Question: $$range_{t \text{ and } s} \gt (t_{max}-t_{min})+(s_{max}-s_{min})$$?

(1) The largest element of $$T$$ is bigger than the largest element of $$S$$. Given: $$t_{max} \gt s_{max}$$, so the largest element of combined set is $$t_{max}$$ but we still don't know which is the smallest element of combined set:

If it's $$t_{min}$$ then the question becomes is $$t_{max}-t_{min} \gt t_{max}-t_{min}+s_{max}-s_{min}$$. Or: is $$0 \gt s_{max}-s_{min}$$ and the answer would be NO;

If it's $$s_{min}$$ then the question becomes is $$t_{max}-s_{min} \gt t_{max}-t_{min}+s_{max}-s_{min}$$. Or: is $$t_{min} \gt s_{max}$$ and the answer would be sometimes NO and sometimes YES. Not sufficient.

(2) The smallest element of $$T$$ is bigger than the largest element of $$S$$. Given: $$t_{min} \gt s_{max}$$, so the largest element of the combined set is $$t_{max}$$ and the smallest element of the combined set is $$s_{min}$$.

So the question becomes is $$t_{max}-s_{min} \gt t_{max}-t_{min}+s_{max}-s_{min}$$. Or: is $$t_{min} \gt s_{max}$$? And that is given to be true, so the answer is YES. Sufficient.

Hi Bunuel,

Wont the hypothesis break down in the following screnario

T=[1,2,3,4,5]
S=[0,0,0,0]

so the answer to the question would be "E" cannot be determined.

Kindly let me know if i have misunderstood.

For this case you still have an YES answer to the question for (2). The range of combined set is 5 and the sum of the ranges of T and S is 4 + 0 = 4.
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Intern  B
Joined: 29 Nov 2016
Posts: 3

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what if
s =( 2,3,40) &
t= (41,41,41)
Math Expert V
Joined: 02 Sep 2009
Posts: 56272

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digvijay99 wrote:
what if
s =( 2,3,40) &
t= (41,41,41)

In this case the range of combined set would be 41 - 2 = 39 and the sum of the ranges of S and T would be 38 + 0 = 38. So, for (2) you'll get the same YES answer to the question, we've got in the solution.

Does this make sense?
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Intern  B
Joined: 28 Mar 2017
Posts: 9
GMAT 1: 550 Q43 V23 ### Show Tags

I think this is a high-quality question and I agree with explanation.
Intern  B
Joined: 10 Jan 2018
Posts: 13
Location: United States (NY)
GMAT 1: 710 Q49 V38 GMAT 2: 770 Q51 V44 GPA: 3.36

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What about both S and T are single element set? Let S = {0} and T = {1} . T's smallest element is larger than S's biggest element . S and T can merge into {0,1} with range to be 1. The sum of the range of S and T is 1. So (2) is insufficient. What's wrong with this logic?
Math Expert V
Joined: 02 Sep 2009
Posts: 56272

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Canteenbottle wrote:
What about both S and T are single element set? Let S = {0} and T = {1} . T's smallest element is larger than S's biggest element . S and T can merge into {0,1} with range to be 1. The sum of the range of S and T is 1. So (2) is insufficient. What's wrong with this logic?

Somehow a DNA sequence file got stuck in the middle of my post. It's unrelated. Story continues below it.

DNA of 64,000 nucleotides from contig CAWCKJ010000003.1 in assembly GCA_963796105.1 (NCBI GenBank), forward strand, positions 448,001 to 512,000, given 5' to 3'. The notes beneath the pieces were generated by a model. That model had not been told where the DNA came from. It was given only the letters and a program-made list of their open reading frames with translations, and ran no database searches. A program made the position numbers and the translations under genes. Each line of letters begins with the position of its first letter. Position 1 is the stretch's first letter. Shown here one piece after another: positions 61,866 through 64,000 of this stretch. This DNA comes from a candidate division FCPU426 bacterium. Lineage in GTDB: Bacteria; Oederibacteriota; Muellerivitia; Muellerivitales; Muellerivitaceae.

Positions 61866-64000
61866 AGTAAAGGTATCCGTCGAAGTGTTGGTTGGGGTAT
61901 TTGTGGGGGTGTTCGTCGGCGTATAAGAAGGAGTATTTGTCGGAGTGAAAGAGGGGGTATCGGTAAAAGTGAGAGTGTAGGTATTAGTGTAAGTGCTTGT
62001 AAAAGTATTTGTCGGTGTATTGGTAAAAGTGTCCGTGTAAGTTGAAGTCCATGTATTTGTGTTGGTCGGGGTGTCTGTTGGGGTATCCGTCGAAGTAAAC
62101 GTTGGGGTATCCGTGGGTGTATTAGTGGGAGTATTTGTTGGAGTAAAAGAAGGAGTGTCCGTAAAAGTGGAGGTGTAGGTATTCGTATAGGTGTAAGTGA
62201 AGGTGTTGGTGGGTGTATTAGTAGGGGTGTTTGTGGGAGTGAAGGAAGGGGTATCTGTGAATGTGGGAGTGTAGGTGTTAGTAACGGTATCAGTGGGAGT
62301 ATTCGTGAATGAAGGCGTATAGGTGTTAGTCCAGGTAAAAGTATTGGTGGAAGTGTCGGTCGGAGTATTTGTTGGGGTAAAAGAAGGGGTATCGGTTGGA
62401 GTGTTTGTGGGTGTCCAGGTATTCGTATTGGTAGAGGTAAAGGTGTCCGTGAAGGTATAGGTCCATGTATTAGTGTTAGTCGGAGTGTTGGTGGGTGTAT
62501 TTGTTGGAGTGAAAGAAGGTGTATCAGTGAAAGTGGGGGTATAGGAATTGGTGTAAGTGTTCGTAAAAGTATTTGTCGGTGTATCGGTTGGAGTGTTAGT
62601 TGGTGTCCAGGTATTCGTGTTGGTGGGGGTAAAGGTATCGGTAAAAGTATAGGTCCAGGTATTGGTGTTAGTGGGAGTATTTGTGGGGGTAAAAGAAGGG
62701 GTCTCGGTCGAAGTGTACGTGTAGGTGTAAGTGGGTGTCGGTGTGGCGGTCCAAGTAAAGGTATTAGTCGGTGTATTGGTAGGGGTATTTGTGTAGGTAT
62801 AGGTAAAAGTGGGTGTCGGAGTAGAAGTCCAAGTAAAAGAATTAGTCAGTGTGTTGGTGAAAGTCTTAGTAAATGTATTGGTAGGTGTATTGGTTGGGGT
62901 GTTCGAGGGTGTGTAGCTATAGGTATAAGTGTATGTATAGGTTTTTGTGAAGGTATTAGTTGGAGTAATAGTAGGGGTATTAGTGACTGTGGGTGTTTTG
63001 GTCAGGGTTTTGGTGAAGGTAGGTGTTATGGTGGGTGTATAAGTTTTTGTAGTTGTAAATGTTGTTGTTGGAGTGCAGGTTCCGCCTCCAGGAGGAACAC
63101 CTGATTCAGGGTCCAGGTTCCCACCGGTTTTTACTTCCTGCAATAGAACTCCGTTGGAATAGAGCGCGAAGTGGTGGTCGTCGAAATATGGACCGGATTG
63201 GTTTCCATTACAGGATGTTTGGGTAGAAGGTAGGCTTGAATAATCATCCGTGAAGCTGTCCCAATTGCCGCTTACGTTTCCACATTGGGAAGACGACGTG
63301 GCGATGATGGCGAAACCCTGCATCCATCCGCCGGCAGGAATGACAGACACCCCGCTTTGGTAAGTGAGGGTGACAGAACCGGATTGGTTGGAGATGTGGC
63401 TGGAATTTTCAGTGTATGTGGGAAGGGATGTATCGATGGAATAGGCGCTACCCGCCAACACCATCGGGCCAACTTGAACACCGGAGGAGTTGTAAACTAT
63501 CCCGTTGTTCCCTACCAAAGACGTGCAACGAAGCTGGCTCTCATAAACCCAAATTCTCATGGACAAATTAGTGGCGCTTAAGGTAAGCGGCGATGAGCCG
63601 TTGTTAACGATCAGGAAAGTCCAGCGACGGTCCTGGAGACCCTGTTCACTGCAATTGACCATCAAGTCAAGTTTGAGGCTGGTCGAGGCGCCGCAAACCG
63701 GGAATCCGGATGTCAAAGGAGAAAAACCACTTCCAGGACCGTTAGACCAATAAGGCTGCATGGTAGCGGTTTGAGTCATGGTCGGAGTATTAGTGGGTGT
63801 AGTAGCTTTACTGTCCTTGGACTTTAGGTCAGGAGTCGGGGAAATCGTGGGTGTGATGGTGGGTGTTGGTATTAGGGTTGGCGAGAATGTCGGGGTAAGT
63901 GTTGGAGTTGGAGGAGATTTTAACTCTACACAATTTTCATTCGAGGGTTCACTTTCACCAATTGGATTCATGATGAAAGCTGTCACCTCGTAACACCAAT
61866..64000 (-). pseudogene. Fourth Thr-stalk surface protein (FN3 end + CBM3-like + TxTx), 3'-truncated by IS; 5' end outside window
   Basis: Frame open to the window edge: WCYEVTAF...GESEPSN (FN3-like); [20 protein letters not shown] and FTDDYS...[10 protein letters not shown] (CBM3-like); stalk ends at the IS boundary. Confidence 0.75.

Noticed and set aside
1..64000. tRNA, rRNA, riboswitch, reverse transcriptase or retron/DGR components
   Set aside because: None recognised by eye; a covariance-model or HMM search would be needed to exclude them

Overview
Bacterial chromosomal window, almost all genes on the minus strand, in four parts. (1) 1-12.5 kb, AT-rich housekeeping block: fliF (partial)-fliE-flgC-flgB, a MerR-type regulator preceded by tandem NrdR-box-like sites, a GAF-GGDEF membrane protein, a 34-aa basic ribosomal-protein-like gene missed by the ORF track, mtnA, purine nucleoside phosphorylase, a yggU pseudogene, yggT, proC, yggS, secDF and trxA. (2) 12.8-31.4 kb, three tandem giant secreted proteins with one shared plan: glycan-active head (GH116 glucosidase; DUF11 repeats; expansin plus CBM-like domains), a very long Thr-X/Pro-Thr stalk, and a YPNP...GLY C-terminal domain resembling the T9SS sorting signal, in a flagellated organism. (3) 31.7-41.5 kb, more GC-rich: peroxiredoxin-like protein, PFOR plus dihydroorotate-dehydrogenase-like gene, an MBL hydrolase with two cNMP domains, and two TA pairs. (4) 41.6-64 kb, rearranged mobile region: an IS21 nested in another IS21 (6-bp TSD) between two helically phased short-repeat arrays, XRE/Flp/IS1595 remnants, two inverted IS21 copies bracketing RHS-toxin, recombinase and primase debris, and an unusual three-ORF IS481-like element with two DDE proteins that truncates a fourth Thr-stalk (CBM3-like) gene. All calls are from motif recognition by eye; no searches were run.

The range of a single-element set is 0.
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Intern  B
Joined: 15 May 2018
Posts: 8
GMAT 1: 750 Q51 V40 GRE 1: Q166 V164 GPA: 3.97
WE: Consulting (Consulting)

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Let us take 2 sets:
1) S = {1,2,3}
2) T = {4,6}

This satisfies statement 2.
Range of S = 2
Range of T = 2
Total = 4
Range of S,T = 5

It satisfies, so far so good.

Now take t ={4,5}, with S remaining same. Now Range of S,T is 4 and not greater than the sum. Answer should be (E) I believe
Math Expert V
Joined: 02 Sep 2009
Posts: 56272

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AkarshS wrote:
Let us take 2 sets:
1) S = {1,2,3}
2) T = {4,6}

This satisfies statement 2.
Range of S = 2
Range of T = 2
Total = 4
Range of S,T = 5

It satisfies, so far so good.

Now take t ={4,5}, with S remaining same. Now Range of S,T is 4 and not greater than the sum. Answer should be (E) I believe

In case S = {1, 2, 3} and T = {4, 5}.

The sum of ranges of sets S and T = 2 + 1 = 3, while the range of combined set is 4. So, you'd still have an YES answer. The correct answer to the question is B, as explained above.
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Intern  B
Joined: 09 Jan 2018
Posts: 4

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What if it is a single set elements . It didnt talk about number of elements .
Intern  B
Joined: 03 May 2017
Posts: 4
Location: India
Concentration: General Management, Technology
Schools: HEC Montreal

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Hi Bunuel,

Let's say:
S: 2
T: 4,6

Range of (S,T) will not be greater than individual ranges.

Let;s say:
S:1
T:7,9

Range of (S,T) will be greater than individual ranges.

Please guide Math Expert V
Joined: 02 Sep 2009
Posts: 56272

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Milind27 wrote:
Hi Bunuel,

Let's say:
S: 2
T: 4,6

Range of (S,T) will not be greater than individual ranges.

Let;s say:
S:1
T:7,9

Range of (S,T) will be greater than individual ranges.

Please guide S: 2 --> range = 0
T: 4,6 --> range = 2
Combined {2, 4, 6} --> range = 4.